My first proper assignment for Losanjealous couldn’t have been more splendid. I was expecting a good show out of French-Canadian rockers Malajube, but they really blew me away. And though I didn’t manage to get any decent photos of my own, among the swarming mob of SLR-slingers in the front row I managed to make friends. Greg, who was there shooting for Ice Cream Man, graciously allowed me use of his photos. As posted at losanjealous.com:
This past Saturday was my first time venturing into The Echo’s ominous downstairs space, The EXPLX. I must say, despite its massive space and zero level of light, it’s quite cozy. I especially like the high stage, which makes for good viewing wherever you are in the club.
I arrived just as Southern rockers Snowden began their set. By the number of SLRs clicking away in the front row, it was evident that every single blogger in Los Angeles was at this show. Snowden was frantically energetic and a pleasure to experience live, especially for that one guy in the front twitching around in an awkward attempt at dancing. Got to give him credit for at least moving, not just standing there with arms folded, eyes closed and head down in the universal hipster stance denoting he was “feeling” the music.
After Snowden’s wonderfully raw set, any doubt that I’d arrived in Hipsterville was removed when Peter Bjorn & John’s “Young Folks” came on and was greeted with a massive cheer as drunk girls began fumbling in failed attempts to whistle to the catchy intro and dance at the same time. But no matter. Once Montreal’s sassy quintet Malajube took the stage, such vain attempts at hipster coolness ceased when the rawkage began.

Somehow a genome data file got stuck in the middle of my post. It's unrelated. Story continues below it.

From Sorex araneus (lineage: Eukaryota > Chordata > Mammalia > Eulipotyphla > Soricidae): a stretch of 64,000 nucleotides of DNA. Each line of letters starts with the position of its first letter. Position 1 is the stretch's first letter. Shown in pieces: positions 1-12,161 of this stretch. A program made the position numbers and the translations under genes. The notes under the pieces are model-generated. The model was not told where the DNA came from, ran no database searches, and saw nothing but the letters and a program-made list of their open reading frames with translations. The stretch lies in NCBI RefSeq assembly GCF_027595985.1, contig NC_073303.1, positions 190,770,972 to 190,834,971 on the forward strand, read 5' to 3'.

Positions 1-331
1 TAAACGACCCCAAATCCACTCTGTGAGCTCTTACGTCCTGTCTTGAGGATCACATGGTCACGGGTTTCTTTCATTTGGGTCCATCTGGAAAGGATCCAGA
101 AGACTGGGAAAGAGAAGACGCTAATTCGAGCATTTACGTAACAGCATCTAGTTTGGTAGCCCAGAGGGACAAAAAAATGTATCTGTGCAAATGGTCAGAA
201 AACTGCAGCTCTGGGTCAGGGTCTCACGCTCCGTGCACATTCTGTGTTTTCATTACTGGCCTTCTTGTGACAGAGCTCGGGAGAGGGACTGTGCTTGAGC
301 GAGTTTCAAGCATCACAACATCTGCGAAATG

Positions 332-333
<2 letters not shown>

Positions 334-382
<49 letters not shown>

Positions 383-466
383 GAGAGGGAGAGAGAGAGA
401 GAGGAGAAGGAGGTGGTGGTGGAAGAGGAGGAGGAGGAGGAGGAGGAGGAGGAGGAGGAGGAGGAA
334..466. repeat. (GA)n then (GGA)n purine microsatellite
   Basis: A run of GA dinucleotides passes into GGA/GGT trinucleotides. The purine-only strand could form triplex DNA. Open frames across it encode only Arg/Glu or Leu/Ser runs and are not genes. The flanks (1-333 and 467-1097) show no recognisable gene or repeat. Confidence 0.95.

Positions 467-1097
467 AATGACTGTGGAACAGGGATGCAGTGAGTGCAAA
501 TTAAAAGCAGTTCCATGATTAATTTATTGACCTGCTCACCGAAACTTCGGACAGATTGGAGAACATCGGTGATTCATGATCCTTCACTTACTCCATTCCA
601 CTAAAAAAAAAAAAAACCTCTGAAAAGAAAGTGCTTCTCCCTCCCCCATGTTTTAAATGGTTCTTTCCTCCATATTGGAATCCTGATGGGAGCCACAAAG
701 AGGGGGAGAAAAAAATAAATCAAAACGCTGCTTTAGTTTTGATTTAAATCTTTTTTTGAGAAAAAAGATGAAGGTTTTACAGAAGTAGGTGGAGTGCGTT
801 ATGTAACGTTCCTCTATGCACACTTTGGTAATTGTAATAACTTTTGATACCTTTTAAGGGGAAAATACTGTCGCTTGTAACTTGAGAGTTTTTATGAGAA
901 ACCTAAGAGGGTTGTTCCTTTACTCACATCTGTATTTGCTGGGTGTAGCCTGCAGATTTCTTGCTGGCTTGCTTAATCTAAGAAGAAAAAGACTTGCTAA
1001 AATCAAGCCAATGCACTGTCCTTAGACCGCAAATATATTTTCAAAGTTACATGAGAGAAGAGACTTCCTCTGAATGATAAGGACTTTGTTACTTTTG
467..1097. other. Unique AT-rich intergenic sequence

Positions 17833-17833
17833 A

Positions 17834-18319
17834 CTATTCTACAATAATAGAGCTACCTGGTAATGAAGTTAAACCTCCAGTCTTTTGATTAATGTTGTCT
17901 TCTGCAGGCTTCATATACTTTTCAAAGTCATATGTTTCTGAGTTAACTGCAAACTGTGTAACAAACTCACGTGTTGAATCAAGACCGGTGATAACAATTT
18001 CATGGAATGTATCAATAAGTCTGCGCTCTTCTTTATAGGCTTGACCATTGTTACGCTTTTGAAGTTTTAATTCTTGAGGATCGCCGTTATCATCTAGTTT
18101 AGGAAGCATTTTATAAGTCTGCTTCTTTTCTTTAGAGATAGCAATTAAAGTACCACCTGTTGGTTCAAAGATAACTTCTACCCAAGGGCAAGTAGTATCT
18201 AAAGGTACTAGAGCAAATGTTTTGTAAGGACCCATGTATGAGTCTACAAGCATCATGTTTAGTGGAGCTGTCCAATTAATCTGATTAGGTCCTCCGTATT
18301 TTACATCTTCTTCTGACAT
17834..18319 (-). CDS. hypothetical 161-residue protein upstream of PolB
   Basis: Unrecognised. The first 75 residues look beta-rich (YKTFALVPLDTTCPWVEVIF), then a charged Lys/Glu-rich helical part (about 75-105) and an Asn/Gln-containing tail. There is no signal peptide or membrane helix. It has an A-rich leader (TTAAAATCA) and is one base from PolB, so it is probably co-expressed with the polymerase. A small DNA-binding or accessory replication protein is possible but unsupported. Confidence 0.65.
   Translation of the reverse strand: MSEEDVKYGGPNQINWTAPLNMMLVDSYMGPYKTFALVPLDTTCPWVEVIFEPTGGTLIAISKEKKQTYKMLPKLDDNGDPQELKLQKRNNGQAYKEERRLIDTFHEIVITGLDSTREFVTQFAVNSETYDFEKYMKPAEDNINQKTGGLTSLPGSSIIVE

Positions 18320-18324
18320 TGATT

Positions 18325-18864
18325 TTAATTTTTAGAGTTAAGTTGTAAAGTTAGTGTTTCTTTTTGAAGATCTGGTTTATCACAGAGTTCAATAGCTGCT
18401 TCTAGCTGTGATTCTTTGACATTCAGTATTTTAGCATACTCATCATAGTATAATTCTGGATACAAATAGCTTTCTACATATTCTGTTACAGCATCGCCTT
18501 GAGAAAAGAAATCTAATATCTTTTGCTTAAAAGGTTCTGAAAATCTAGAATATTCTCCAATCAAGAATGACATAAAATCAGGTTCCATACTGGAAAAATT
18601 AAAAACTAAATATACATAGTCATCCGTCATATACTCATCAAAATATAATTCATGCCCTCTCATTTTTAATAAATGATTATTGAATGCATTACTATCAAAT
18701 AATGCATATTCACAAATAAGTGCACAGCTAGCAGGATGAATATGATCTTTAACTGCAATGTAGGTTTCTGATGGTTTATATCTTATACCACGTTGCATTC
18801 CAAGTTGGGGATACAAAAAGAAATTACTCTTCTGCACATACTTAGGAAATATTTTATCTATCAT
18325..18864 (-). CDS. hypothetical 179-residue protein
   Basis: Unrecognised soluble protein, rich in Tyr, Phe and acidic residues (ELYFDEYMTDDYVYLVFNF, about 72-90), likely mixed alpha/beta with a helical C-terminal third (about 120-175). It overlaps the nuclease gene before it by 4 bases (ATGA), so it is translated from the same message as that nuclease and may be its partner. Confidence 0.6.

The young French Canadians seemed to be excited to be in glamorous Los Angeles for the first time. They made some jokes about the fakeness of our city, told us we were all beautiful and had movie star faces, and then went off on a weird tangent about how we should get fake boobs on our knees. I’ll give them the benefit of the doubt and assume something was lost in translation.
Once the music started, however, any hint of lameness melted away. To say that Malajube’s set was high energy would be the understatement of the century. The band’s loud guitars, driving drum beats and harmoniously synthy keys churned out a seamless blend of punky rock and indie pop chock full of sugary hooks. The way the lead guitarist and keyboardist took turns playing off each others vocals was nothing short of brilliant.
Did I mention they sing in French? Très sexy.